Molar Pregnancy: Symptoms, Diagnosis, and Treatments

Molar pregnancy is very rare. It is also called “a mole".  A molar pregnancy is the result of a (purely chance) genetic error during the fertilization process that in turn causes the growth of abnormal tissue (which is not an embryo) within the uterus.

The growth of this material is very rapid compared to normal foetal growth. It has the appearance of a large and random collection of grape-like cell clusters. There are two types of hydatidiform molar pregnancy, ‘complete’ and ‘partial’.

​In a ‘complete mole’ the mass of tissue is completely made up of abnormal cells that would have become the placenta in a normal pregnancy. There is no foetus and nothing can be found at the time of the first scan.

​In a ‘partial mole’, the mass may contain both these abnormal cells and often a foetus that has severe defects. In this case the foetus will be consumed by the growing abnormal mass very quickly.

Another (extremely rare) version of a partial mole is when twins are conceived but one embryo begins to develop normally whilst the other is a mole. In these cases, the healthy embryo will again very quickly be consumed by the abnormal growth.

Symtoms & Diagnosis 

The most common symptom of a mole is vaginal bleeding during the first trimester, however very often no outward signs of a problem appear and the mole can only be diagnosed by use of ultrasound scanning.

Occasionally, a uterus that is too large for the stage of the pregnancy can be an indication. NOTE: Vaginal bleeding does not always indicate a problem.

​If a mole is suspected, a blood test is normally ordered to measure the level of the hormone b-HCG “Beta Human Chorionic Gonadotropin”.  A ‘complete’ molar pregnancy produces this hormone in the same way as a normal foetus, but in very high amounts.

A ‘partial’ mole may not produce noticeably high levels and can only be found by ultrasound. An ultrasound is the normal way to diagnose a molar pregnancy. If a mole is found, a series of tests will be done to check for other medical problems such as pre-eclampsia or an overactive thyroid gland.

Treatment Options

A molar pregnancy must be removed as completely as possible by use of the “Dilation & Evacuation” procedure. This is normally performed under general anaesthetic for molar pregnancies (due to the large amount of tissue that needs to be removed).

In the case of women that wish to have no more children, then a hysterectomy is an option (this is a very difficult decision and should not be taken lightly).

Gestational Trophoblastic Disease (GTD)

About 90% of women that have a “mole” removed require no further treatment; however very careful follow-up procedures are needed with weekly then fortnightly blood tests required for about 6 months to 1 year after the mole is removed. These tests specifically record the levels of b-HCG hormone in the system.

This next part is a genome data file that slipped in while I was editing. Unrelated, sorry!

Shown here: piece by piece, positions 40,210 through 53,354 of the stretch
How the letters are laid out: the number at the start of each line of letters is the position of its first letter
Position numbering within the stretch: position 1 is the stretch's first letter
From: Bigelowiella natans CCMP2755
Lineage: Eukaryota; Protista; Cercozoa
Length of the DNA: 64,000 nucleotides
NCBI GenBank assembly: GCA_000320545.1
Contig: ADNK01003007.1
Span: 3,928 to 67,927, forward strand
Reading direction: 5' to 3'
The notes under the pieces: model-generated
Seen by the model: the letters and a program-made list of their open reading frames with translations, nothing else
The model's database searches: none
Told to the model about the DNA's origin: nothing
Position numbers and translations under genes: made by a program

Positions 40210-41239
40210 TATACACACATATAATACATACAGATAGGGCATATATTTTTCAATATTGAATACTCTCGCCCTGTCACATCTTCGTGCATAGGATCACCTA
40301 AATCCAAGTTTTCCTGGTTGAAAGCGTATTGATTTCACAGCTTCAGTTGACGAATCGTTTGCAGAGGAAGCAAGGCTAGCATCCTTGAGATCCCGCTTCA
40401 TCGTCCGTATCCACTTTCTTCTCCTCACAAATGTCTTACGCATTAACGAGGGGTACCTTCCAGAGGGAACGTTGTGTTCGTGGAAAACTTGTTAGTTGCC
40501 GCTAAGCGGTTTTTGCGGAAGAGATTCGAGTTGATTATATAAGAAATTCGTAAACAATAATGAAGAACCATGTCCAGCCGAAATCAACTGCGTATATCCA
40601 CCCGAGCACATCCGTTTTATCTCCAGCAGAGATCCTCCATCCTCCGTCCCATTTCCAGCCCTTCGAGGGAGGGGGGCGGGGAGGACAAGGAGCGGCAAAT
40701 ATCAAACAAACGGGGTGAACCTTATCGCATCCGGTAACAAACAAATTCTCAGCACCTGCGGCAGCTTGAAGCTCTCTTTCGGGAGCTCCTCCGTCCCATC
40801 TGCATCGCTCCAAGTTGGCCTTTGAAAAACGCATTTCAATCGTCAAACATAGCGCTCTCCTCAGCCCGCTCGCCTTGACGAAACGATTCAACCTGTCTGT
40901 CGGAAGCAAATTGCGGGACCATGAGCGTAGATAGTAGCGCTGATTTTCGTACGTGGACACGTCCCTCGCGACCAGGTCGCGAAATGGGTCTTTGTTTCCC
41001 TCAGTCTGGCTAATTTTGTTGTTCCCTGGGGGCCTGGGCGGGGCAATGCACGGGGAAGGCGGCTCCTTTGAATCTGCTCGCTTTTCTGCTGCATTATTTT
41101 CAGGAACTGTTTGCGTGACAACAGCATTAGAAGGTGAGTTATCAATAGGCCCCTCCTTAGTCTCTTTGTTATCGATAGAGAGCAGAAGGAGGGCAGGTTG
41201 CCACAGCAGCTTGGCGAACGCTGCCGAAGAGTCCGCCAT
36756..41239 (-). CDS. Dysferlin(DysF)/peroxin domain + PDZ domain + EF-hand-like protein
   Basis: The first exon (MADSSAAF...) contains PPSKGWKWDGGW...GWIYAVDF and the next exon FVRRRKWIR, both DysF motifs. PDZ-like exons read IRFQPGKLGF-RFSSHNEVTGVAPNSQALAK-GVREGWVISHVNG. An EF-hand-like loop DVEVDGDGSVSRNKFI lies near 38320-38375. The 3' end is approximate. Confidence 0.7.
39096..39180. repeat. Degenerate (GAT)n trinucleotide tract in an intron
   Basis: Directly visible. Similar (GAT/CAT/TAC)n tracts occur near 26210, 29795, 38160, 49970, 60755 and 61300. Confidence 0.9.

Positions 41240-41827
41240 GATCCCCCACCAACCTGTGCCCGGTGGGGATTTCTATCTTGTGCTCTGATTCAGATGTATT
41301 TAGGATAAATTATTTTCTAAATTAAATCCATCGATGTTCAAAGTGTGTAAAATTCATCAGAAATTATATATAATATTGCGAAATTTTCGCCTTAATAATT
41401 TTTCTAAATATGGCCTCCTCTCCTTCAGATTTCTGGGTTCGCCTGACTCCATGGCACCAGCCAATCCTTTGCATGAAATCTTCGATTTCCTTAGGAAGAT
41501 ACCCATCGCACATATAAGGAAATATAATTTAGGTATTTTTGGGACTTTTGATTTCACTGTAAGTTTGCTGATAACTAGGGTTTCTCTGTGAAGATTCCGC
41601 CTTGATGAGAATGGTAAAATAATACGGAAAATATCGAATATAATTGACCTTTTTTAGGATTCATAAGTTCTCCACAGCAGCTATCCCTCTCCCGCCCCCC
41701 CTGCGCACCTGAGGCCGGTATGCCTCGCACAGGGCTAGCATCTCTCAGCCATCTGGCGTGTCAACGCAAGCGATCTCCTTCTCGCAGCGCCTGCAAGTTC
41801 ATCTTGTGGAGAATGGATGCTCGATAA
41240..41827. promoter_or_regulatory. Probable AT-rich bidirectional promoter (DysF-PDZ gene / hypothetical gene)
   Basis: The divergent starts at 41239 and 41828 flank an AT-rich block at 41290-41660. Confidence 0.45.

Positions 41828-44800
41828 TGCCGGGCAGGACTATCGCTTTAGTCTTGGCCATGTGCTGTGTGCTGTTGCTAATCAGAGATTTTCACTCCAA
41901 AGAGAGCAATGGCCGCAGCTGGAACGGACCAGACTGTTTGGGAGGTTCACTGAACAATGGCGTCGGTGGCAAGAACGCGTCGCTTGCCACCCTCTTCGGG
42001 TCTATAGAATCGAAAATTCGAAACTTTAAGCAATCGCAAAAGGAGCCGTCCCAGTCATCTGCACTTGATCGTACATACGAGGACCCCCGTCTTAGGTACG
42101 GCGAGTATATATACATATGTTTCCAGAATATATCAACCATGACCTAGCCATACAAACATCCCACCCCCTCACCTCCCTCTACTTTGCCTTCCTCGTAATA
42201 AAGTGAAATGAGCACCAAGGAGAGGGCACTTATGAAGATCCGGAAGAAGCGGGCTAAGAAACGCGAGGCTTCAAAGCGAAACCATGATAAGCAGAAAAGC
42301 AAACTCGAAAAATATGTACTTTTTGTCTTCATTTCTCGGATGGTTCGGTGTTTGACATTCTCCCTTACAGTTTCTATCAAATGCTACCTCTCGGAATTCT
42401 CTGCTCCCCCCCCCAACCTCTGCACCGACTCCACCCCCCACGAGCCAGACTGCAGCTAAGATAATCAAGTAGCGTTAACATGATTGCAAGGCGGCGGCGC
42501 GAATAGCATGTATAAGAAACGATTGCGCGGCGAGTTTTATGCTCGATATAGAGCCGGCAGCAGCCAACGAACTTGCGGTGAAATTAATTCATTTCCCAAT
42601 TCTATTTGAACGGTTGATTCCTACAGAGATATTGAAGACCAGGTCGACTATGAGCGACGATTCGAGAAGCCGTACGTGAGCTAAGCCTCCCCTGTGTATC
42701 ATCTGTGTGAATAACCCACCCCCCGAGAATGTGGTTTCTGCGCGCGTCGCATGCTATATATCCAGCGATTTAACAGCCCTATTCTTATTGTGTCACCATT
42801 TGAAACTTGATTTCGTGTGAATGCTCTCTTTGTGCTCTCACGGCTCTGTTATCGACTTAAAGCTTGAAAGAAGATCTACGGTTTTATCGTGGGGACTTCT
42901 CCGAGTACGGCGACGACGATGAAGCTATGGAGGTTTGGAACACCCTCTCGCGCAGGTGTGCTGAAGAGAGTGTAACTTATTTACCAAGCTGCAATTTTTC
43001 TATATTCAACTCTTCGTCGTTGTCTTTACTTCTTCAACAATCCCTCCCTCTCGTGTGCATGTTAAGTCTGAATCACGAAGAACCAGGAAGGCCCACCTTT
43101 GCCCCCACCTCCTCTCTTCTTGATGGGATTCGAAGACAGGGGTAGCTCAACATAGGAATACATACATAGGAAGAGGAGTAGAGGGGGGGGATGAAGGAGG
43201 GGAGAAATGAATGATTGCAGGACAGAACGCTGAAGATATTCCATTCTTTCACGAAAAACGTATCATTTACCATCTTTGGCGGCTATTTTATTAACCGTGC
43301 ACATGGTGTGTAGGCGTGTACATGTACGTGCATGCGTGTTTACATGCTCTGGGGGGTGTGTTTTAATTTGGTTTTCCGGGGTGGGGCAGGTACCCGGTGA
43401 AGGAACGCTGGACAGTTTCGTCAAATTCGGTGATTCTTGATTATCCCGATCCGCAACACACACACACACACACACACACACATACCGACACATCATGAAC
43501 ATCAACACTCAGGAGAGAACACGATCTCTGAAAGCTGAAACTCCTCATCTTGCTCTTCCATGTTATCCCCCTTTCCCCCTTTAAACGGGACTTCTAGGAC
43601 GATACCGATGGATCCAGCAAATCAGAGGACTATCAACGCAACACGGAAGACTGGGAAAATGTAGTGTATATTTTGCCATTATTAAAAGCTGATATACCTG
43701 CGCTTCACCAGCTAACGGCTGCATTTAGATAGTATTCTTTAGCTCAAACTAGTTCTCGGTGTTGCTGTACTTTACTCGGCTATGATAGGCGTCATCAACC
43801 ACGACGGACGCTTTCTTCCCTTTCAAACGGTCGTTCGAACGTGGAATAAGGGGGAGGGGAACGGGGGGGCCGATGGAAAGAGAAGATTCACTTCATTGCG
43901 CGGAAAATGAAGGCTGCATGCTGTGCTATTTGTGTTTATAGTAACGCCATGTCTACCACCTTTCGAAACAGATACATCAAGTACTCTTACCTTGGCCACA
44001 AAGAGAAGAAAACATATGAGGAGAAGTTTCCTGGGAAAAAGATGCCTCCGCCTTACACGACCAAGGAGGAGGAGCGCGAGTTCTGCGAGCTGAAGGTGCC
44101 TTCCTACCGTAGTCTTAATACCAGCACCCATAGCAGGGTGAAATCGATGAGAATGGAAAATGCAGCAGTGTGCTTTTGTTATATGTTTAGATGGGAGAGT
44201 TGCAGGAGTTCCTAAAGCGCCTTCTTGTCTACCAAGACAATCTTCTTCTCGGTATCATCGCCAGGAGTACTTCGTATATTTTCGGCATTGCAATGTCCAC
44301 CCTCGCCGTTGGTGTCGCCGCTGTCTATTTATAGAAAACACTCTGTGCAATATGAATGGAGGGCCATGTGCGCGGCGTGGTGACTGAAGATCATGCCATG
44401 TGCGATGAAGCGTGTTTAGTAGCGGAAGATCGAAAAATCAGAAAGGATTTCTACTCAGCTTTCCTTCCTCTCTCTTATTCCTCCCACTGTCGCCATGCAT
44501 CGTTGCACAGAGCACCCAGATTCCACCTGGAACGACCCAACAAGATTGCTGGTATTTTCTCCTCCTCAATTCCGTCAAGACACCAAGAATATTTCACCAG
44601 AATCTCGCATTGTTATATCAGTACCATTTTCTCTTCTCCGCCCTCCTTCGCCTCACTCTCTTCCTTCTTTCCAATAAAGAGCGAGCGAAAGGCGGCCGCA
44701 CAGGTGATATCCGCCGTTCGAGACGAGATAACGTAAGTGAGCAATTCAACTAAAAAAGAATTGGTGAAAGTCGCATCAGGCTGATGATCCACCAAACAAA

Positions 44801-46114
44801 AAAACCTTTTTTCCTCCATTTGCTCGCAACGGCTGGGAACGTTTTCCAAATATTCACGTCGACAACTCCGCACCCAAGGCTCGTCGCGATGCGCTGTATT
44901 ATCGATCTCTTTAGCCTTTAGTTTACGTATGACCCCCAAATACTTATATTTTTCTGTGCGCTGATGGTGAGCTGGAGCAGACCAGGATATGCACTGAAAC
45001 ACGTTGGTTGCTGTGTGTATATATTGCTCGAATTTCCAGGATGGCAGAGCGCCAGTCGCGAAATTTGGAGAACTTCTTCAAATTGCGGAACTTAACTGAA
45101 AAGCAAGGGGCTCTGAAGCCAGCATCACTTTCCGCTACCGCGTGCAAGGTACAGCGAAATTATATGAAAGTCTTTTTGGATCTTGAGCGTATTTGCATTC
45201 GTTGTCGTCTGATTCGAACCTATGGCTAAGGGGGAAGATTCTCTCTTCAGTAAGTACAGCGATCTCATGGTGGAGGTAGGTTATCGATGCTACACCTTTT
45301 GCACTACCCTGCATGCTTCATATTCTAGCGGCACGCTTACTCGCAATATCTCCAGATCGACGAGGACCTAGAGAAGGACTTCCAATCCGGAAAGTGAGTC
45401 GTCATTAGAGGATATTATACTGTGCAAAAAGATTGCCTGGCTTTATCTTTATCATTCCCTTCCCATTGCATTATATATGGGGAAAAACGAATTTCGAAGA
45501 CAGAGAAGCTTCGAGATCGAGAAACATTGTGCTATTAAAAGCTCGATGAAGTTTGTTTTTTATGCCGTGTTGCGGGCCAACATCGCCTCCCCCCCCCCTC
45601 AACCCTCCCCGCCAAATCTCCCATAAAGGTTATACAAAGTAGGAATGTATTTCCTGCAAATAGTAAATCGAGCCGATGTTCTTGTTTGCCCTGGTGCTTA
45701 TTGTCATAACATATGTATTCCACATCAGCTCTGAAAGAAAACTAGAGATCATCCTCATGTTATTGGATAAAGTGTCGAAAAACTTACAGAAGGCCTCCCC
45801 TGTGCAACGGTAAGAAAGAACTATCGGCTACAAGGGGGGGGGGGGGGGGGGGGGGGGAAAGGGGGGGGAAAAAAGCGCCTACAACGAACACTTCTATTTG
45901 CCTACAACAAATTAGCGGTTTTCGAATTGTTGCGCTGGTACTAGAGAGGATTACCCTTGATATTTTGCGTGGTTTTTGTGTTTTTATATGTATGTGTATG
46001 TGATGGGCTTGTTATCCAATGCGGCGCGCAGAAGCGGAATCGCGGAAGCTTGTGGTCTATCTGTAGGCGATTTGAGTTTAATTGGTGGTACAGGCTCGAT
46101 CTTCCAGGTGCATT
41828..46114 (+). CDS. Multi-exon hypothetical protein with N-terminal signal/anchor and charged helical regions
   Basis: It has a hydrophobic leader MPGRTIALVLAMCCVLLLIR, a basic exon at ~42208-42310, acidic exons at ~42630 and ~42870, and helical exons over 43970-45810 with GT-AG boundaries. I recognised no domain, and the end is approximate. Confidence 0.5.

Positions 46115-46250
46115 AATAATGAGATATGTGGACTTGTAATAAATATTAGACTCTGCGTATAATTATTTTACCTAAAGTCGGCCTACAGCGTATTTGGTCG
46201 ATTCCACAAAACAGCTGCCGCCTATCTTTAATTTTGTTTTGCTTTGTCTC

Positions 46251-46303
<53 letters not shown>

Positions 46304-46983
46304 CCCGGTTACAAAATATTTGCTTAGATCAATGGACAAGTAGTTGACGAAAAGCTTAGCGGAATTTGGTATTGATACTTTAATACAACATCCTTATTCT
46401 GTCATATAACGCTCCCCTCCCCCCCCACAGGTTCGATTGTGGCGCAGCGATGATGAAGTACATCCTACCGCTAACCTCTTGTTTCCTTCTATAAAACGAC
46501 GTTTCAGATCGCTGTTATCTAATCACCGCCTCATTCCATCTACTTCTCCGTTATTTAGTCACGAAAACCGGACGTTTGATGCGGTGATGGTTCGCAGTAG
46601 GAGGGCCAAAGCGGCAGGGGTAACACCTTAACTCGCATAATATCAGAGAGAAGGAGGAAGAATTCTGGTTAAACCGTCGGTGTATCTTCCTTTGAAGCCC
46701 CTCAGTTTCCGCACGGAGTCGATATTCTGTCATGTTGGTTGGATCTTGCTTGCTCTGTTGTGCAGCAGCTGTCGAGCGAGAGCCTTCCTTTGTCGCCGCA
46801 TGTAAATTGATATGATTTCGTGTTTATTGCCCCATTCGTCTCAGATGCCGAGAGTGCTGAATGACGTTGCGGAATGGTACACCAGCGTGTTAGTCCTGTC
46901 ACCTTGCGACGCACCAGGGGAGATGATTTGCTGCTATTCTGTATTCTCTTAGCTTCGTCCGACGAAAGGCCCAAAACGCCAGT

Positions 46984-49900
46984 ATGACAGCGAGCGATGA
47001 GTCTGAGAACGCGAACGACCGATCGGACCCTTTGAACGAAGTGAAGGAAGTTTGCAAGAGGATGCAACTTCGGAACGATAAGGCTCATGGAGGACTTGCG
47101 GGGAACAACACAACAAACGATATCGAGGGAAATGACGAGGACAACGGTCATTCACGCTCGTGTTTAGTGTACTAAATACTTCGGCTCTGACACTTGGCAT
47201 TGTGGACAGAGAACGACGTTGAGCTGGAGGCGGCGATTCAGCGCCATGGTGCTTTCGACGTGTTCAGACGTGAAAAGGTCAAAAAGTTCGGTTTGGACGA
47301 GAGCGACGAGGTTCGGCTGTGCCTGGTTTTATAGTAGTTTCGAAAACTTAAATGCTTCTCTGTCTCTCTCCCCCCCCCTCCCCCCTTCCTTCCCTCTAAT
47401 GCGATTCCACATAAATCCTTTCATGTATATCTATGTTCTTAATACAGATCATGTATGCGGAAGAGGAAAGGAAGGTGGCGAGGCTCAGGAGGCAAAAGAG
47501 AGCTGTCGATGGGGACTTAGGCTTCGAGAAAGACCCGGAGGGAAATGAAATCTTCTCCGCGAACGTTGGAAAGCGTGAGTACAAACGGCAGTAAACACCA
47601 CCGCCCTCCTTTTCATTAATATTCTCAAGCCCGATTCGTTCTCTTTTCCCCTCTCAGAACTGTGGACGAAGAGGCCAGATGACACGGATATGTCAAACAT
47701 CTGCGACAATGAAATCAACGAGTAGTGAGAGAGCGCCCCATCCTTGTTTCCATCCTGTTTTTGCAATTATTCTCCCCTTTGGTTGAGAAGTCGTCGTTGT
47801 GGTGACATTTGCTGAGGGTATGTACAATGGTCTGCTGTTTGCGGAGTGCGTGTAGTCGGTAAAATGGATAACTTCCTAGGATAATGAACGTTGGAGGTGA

If microscopic traces of the mole remain in the uterus (which is normal), then they can occasionally begin to grow again as before and also pose a cancerous-type threat to the lungs, liver, kidneys, spine and intestines of the mother. Any further growth of the mole will result in rising levels of b-HCG and can alert your doctor to a problem. This growth is called Gestational Trophoblastic Disease or 'GTD' for short.

After the Operation

The normal pattern is that after the operation, the b-HCG levels will fall off steadily over the course of about 3 to 4 weeks, and then more slowly until your next natural menstrual cycle occurs when they should fall again to fairly low levels. The doctor will be looking for a reading of zero (below 3 is often presumed to be zero) for at least three months in a row before he/she should be satisfied that the mole is completely eradicated and that a new pregnancy can be attempted.

After the operation, you may be required to take a full abdominal and chest x-ray to ensure that there is no infestation (metastasis) to the spine, lungs or other vital organs. Very rarely chemotherapy may be needed to remove the remains of the molar pregnancy if it persists as a carcinoma. In very extreme cases an hysterectomy may be needed.

After a molar pregnancy, your doctor will normally advise you to wait 6 months to 1 year before trying to become pregnant again. It is safe to use birth control pills during this time.

The chances of having a second molar pregnancy are only about 1%.

Kate Trout
 

Hi there, I'm Kate! I started Maternity Glow to be a place to learn all about practical parenting tips, baby care tricks, and healthy-living hacks for new and expecting moms.

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